2.4 Virus attacks

Typical virus attack patterns here - bootblock, vector patches, etc.

2.5 Scripting

AREXX issues here, why it might be a good idea to disable AREXX unless you are really using it.

2.6 Servers, macros and automation

Theoretical exploitation of the system - probably too close to 2.5 to have its sown section



Edited by Mitch on 2006/12/2 21:41:49
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Re: Amiga Security Faq
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Quote:

1.3 Data privacy

Information on your machine that you might fill out for just one site could be used on another. A recent attack allowed the contents of a clipboard to be used on Internet Explorer and that be sent to a remote site. Cookies are another long standing bone of contention for users but so are automatic form fillouts ( the information is held somewhere on your system ) for userids and passwords. Simpler privacy exposures can include Spyware ( that deliberately tracks usage patterns and reports them to a remote location ) or something just as simple as something that tracks your search strings and suggests alternatives.


1.4 General

The most important advice is to identify what type of risks you are currently exposed to and keep an eye on the security alerts that come around for that software. This cannot be under-emphasised because your typical cracker ( or the more clueless version who just uses existing scripts known dismissively as a “script-kiddie” ) will be reading these alerts too and be waiting to expose your computer if they can.

Don't get overly paranoid if you can help it, don't let it suck out all enjoyment of using your Amiga online or offline but just be very aware that if someone finds they can do something unpleasant to someone else online they are going to do it.


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Re: Amiga Security Faq
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Quote:

3. AmigaOS online as a client
3.0 Suitability
3.1 TCP/IP stacks
3.1.1. AmiTCP
3.1.2. Miami
3.1.3. Roadshow


Quote:

3 AmigaOS online as a client

3.0 Suitability

Is AmigaOS suitable as a client? One of the main problems with AmigaOS being used as a network client isn't the OS itself but the version of the protocol or software that runs on it. A lot of these are backlevel or have been undertested.

You can use "old" applications like FTP, HTTP and TELNET on your local network if you like but you need to be aware of a few things:

A lot of the protocols that were designed for these applications were written in a more innocent time. They pass data in plain text ( ISO codepage at best ) and this means that they can be snooped on at the clients network or the servers network by a hostile third party. Because of this when you fill out a password and send it over one of these protocols it is like sending out a letter with the private contents on the outside - great so long as no one reads it on its way!

Client issues are closer to the general client issues that we encounter on all other operating systems, but there still is the flaw in that we can't prevent or limit a bad client application from screwing up your system unlike on Operating Systems that support security credentials.

Even on your home or business network you shouldn't consider yourself safe, especially if you use any wireless devices. You need to assume that someone may get into your home network at some point and you don't really want them to sniff out your passwords, bank details or even family photographs showing your children, your car registration plate or your house number.

Consider use secure alternatives, even if they have some flaws because they can act as a deterrant or delay.

At the end of this FAQ is a table which shows which clients and servers are rated for use in varying scenarios.

The client ones are:

AA -HOMESINGLE - A home user connected to the internet directly with no other computer on the local network.

AB - HOMENETWORK - A home user connected to the internet directly whom is using software based network connection sharing with one other computer on the local network.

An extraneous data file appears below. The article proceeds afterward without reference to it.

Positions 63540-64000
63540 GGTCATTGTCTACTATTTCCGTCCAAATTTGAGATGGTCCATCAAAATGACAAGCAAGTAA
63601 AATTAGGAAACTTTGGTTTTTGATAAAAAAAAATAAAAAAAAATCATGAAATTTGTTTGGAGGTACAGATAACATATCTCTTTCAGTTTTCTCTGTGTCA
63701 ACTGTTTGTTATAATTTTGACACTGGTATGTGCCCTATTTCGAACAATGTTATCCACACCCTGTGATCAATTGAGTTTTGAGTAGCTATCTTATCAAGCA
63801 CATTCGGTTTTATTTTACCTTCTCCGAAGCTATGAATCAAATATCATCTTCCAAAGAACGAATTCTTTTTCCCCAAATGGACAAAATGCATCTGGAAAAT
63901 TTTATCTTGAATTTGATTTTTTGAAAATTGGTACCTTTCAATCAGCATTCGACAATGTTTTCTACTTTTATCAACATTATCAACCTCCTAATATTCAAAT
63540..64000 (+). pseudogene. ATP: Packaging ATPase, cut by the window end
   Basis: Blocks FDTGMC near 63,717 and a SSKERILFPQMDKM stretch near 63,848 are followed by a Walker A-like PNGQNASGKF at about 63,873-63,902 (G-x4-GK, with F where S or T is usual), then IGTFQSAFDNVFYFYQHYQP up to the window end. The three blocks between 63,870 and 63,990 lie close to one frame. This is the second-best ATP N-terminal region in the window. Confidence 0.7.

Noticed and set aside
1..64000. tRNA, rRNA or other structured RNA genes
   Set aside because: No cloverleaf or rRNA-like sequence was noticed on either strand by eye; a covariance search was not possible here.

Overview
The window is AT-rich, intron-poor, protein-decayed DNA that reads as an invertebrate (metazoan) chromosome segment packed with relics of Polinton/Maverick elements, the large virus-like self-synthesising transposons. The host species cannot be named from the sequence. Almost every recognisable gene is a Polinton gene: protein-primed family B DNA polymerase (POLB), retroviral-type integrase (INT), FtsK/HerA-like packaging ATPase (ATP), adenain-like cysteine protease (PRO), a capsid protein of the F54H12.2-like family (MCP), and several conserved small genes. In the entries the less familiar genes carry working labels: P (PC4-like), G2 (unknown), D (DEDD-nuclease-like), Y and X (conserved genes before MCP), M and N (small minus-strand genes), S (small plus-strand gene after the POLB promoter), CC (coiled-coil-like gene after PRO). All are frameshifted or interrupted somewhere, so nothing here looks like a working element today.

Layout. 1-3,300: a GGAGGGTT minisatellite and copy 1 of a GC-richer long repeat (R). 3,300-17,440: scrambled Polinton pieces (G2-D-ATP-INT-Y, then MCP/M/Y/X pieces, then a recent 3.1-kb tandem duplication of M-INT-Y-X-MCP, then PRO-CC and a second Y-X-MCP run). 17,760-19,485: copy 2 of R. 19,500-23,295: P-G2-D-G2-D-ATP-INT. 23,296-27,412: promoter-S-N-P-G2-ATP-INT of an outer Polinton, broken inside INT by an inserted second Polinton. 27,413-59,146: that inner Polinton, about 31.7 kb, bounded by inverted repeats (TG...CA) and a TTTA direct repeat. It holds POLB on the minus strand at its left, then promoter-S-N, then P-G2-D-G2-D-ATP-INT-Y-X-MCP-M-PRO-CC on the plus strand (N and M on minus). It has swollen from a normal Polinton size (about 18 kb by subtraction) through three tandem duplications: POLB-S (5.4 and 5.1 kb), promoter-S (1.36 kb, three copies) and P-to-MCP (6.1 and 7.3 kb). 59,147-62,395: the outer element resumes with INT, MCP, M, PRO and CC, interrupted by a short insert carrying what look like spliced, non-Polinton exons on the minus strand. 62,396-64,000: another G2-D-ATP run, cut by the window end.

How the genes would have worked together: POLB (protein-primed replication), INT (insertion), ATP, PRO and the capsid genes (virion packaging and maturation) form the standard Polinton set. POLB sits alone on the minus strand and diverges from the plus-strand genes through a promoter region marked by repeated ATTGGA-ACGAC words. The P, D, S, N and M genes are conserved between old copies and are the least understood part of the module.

AC - HOMESINGLEFIREWALL - As HOMESINGLE but behind a consumer firewall.

AD - HOMENETWORKGATEWAYFIREWALL - As HOMESINGLE but sharing and consumer firewall device are the same ( not the computer ).

AW - HOMEWIRELESS - Any A? scenario with a wireless device.

We strongly recommend reading up information on how to secure your wireless traffic properly no matter if you are in an urban or rural area. If you can't secure it with your device, throw it away or invest time in setting up a Virtual Private Network ( not covered in this FAQ ) to resolve some of the issues.



Edited by Mitch on 2006/12/3 8:50:59
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Re: Amiga Security Faq
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Quote:

4. AmigaOS online as a server
4.0 Suitability
4.0.1 Finding out what is running
4.0.2 Closing ports
4.0.3 Never go online with...
4.1 Stacks
4.1.1 AmiTCP
4.1.2 Miami
4.1.3 Roadshow
4.1.4 UAE and bsdsocket emulation
4.2 Apache
4.2.1. PHP
4.2.2. MySQL client
4.2.3. SQLITE
4.3 Black Widow
4.4 SAMBA


Quote:


4. AmigaOS online as a server

4.0 Suitability

AmigaOS can be used as a server and is suitable for such so long as the the designer of the server application and the systems administrator are aware that it has no internal security model.

If you are new to computing and want to put your Amiga on an internal network without wireless LAN then you may want to experiment here. If you want to put your Amiga in a DMZ, or on the internet directly then the general advice is DON'T RUN IT AS A SERVER.

A lot of the servers that you could run on the Amiga are hasty ports from the UNIX world ( or more precisely the Open Source world that writes for UNIX like operating systems ). This means that a lot of the UNIX assumptions ( like secured processes and filesystems ) that break under AmigaOS won't have been considered during the porting of the application.

Even applications that are written for AmigaOS often don't think through the consequences. Especially when it is one server used with a plugin that might expose a vulnerability ( for example: Apache, install PHP ) in the underlying Amiga architecture.

4.0.1 Finding out what is running

There are two places to look for this. Firstly in your s:startup-sequence, s:user-startup and WBStartup drawer for applications that offer internet services. If you don't know what the vulnerability status of the application is: remove entries that would automatically load it.

The second place to look is using the TCP/IP stack itself. The best means is to get it to show what open ports have items listening on them. Generally such servers will have a connection waiting in LISTEN or ACCEPT status.

Find out the equivalent of netstat -an is for each stack and post it here with sample output